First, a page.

The 3D Print market is clearly at a very early stage of development. As such, there are fewer buyers than in a mature market. This means the costs of R&D must be absorbed by those fewer buyers. In other words, it's gonna be expensive until there's a lot more of us.
To put this in perspective, we encountered a rather provocative quote in a recent article in Forbes magazine. The article was all about Fab@home and its visionary, Evan Malone. However, buried deep in the article Forbes writer Andy Greenberg points out that the current crop of commercial 3D printers are quite expensive, including market leader Z Corp. Then this:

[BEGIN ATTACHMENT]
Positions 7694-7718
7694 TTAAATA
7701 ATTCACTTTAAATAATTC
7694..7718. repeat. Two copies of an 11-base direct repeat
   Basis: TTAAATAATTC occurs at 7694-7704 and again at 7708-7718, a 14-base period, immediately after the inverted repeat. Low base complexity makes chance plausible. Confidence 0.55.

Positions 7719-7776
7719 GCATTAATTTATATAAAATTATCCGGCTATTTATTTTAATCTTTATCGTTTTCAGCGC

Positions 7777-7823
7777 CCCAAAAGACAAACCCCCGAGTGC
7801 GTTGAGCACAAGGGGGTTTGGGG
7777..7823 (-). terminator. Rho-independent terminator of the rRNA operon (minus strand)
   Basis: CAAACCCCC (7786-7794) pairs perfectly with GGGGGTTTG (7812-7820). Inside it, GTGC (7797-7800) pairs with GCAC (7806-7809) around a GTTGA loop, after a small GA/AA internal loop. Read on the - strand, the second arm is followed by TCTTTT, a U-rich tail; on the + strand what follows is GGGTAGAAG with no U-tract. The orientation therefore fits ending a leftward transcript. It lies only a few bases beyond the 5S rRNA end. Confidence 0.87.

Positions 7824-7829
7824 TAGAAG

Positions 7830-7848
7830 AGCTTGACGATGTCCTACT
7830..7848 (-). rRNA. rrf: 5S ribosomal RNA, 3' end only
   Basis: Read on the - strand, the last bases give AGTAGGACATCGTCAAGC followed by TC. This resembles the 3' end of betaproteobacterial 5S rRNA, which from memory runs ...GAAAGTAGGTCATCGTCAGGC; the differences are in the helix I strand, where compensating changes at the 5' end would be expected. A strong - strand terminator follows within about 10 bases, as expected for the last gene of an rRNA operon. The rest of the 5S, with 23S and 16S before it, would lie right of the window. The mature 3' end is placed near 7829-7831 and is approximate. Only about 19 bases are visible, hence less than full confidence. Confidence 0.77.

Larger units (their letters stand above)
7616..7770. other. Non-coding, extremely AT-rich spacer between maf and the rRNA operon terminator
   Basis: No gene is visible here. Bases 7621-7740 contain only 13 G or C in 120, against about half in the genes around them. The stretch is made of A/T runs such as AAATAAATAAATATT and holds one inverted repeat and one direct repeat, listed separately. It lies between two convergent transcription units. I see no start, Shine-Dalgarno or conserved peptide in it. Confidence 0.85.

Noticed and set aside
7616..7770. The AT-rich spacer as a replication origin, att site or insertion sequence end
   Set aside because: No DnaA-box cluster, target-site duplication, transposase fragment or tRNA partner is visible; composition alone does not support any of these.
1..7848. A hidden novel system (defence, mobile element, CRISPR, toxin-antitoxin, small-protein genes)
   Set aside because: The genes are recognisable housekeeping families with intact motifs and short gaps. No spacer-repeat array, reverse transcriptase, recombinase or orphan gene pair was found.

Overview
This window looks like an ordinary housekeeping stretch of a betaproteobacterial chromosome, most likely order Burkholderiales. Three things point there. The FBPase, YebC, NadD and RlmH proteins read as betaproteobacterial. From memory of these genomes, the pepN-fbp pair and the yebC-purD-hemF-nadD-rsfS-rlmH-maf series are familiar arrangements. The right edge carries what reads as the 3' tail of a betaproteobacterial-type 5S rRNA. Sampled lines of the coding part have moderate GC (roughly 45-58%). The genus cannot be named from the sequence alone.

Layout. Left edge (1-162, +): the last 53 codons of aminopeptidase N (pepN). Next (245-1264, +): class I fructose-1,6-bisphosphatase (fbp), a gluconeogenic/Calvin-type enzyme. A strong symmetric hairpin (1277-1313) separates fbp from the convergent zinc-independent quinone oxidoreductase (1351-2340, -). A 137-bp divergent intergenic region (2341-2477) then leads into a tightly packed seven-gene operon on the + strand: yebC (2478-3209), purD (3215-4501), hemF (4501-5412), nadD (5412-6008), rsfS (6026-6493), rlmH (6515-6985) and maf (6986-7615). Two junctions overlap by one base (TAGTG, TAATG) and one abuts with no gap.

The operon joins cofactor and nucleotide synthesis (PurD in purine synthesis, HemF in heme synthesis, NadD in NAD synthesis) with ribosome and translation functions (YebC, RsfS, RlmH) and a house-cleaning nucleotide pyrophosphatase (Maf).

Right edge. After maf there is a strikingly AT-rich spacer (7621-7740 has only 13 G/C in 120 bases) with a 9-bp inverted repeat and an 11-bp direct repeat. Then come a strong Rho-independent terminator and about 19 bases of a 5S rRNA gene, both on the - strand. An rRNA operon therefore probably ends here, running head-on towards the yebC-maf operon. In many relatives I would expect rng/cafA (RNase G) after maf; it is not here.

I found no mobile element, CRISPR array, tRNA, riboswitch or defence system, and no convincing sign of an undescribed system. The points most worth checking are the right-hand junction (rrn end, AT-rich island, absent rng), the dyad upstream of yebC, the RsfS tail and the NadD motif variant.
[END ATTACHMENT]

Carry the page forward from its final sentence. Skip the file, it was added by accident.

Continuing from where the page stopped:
But ZCorp's own vice president of business development concedes that the machines could be sold for far cheaper. "We could design a 3D printer that would cost less than $500, but you wouldn't have 500,000 consumers who would buy it," he says. "So without a bigger market, taking the price down by three-quarters or nine-tenths doesn't do anything but kill your company."
Aha. So printers will eventually drop in price. But how will the market be created? We suspect that Malone's Fab@Home and other projects like it, combined with the upcoming Desktop Factory device, will slowly build the market sufficiently large for serious competition to occur.